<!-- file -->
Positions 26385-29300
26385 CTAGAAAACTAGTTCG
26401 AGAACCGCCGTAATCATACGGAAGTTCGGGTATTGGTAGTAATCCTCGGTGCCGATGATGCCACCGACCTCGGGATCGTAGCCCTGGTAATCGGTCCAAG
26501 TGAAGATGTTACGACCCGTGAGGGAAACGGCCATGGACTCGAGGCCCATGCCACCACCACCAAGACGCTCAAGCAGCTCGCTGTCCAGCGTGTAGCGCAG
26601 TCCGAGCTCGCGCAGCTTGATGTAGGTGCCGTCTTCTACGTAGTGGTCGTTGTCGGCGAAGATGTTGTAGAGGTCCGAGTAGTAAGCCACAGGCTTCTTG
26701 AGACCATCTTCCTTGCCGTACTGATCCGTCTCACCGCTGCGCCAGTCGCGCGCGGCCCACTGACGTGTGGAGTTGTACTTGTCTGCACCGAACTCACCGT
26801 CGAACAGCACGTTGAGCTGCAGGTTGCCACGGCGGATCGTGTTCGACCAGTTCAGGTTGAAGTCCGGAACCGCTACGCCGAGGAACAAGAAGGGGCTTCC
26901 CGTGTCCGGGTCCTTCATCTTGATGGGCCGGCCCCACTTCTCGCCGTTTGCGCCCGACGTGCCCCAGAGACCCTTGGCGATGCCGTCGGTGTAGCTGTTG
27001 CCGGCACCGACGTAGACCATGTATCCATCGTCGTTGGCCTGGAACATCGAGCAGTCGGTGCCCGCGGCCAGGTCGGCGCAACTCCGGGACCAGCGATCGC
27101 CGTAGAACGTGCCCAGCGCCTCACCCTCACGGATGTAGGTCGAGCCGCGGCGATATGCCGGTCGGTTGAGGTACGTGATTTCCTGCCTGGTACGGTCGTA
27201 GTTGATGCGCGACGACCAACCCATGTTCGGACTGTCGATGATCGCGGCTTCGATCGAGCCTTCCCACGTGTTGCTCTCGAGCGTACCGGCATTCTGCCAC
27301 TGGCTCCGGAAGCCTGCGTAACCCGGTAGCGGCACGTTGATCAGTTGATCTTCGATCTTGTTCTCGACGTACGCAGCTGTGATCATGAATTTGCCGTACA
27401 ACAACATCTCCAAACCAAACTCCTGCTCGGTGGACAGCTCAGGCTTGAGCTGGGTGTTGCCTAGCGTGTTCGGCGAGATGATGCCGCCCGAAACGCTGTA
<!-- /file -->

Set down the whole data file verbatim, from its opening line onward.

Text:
Positions 26385-29300
26385 CTAGAAAACTAGTTCG
26401 AGAACCGCCGTAATCATACGGAAGTTCGGGTATTGGTAGTAATCCTCGGTGCCGATGATGCCACCGACCTCGGGATCGTAGCCCTGGTAATCGGTCCAAG
26501 TGAAGATGTTACGACCCGTGAGGGAAACGGCCATGGACTCGAGGCCCATGCCACCACCACCAAGACGCTCAAGCAGCTCGCTGTCCAGCGTGTAGCGCAG
26601 TCCGAGCTCGCGCAGCTTGATGTAGGTGCCGTCTTCTACGTAGTGGTCGTTGTCGGCGAAGATGTTGTAGAGGTCCGAGTAGTAAGCCACAGGCTTCTTG
26701 AGACCATCTTCCTTGCCGTACTGATCCGTCTCACCGCTGCGCCAGTCGCGCGCGGCCCACTGACGTGTGGAGTTGTACTTGTCTGCACCGAACTCACCGT
26801 CGAACAGCACGTTGAGCTGCAGGTTGCCACGGCGGATCGTGTTCGACCAGTTCAGGTTGAAGTCCGGAACCGCTACGCCGAGGAACAAGAAGGGGCTTCC
26901 CGTGTCCGGGTCCTTCATCTTGATGGGCCGGCCCCACTTCTCGCCGTTTGCGCCCGACGTGCCCCAGAGACCCTTGGCGATGCCGTCGGTGTAGCTGTTG
27001 CCGGCACCGACGTAGACCATGTATCCATCGTCGTTGGCCTGGAACATCGAGCAGTCGGTGCCCGCGGCCAGGTCGGCGCAACTCCGGGACCAGCGATCGC
27101 CGTAGAACGTGCCCAGCGCCTCACCCTCACGGATGTAGGTCGAGCCGCGGCGATATGCCGGTCGGTTGAGGTACGTGATTTCCTGCCTGGTACGGTCGTA
27201 GTTGATGCGCGACGACCAACCCATGTTCGGACTGTCGATGATCGCGGCTTCGATCGAGCCTTCCCACGTGTTGCTCTCGAGCGTACCGGCATTCTGCCAC
27301 TGGCTCCGGAAGCCTGCGTAACCCGGTAGCGGCACGTTGATCAGTTGATCTTCGATCTTGTTCTCGACGTACGCAGCTGTGATCATGAATTTGCCGTACA
27401 ACAACATCTCCAAACCAAACTCCTGCTCGGTGGACAGCTCAGGCTTGAGCTGGGTGTTGCCTAGCGTGTTCGGCGAGATGATGCCGCCCGAAACGCTGTA